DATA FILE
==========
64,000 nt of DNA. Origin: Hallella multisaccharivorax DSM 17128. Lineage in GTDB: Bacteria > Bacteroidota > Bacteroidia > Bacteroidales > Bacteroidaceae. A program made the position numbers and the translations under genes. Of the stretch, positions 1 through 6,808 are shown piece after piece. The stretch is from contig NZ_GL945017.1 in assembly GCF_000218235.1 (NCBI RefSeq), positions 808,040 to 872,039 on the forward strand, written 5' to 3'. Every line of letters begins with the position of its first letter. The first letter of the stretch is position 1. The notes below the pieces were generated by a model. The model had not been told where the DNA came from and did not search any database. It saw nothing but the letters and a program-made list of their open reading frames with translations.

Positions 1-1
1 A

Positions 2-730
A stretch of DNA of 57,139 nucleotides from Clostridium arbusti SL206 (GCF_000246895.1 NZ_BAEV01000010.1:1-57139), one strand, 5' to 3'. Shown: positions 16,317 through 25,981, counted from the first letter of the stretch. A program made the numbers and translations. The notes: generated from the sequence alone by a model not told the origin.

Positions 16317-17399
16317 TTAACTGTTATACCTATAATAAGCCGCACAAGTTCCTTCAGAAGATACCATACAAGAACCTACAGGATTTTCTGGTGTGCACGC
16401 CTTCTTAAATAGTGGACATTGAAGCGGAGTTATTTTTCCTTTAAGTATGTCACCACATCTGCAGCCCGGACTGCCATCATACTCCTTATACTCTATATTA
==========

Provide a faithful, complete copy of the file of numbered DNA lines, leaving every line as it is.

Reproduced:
64,000 nt of DNA. Origin: Hallella multisaccharivorax DSM 17128. Lineage in GTDB: Bacteria > Bacteroidota > Bacteroidia > Bacteroidales > Bacteroidaceae. A program made the position numbers and the translations under genes. Of the stretch, positions 1 through 6,808 are shown piece after piece. The stretch is from contig NZ_GL945017.1 in assembly GCF_000218235.1 (NCBI RefSeq), positions 808,040 to 872,039 on the forward strand, written 5' to 3'. Every line of letters begins with the position of its first letter. The first letter of the stretch is position 1. The notes below the pieces were generated by a model. The model had not been told where the DNA came from and did not search any database. It saw nothing but the letters and a program-made list of their open reading frames with translations.

Positions 1-1
1 A

Positions 2-730
A stretch of DNA of 57,139 nucleotides from Clostridium arbusti SL206 (GCF_000246895.1 NZ_BAEV01000010.1:1-57139), one strand, 5' to 3'. Shown: positions 16,317 through 25,981, counted from the first letter of the stretch. A program made the numbers and translations. The notes: generated from the sequence alone by a model not told the origin.

Positions 16317-17399
16317 TTAACTGTTATACCTATAATAAGCCGCACAAGTTCCTTCAGAAGATACCATACAAGAACCTACAGGATTTTCTGGTGTGCACGC
16401 CTTCTTAAATAGTGGACATTGAAGCGGAGTTATTTTTCCTTTAAGTATGTCACCACATCTGCAGCCCGGACTGCCATCATACTCCTTATACTCTATATTA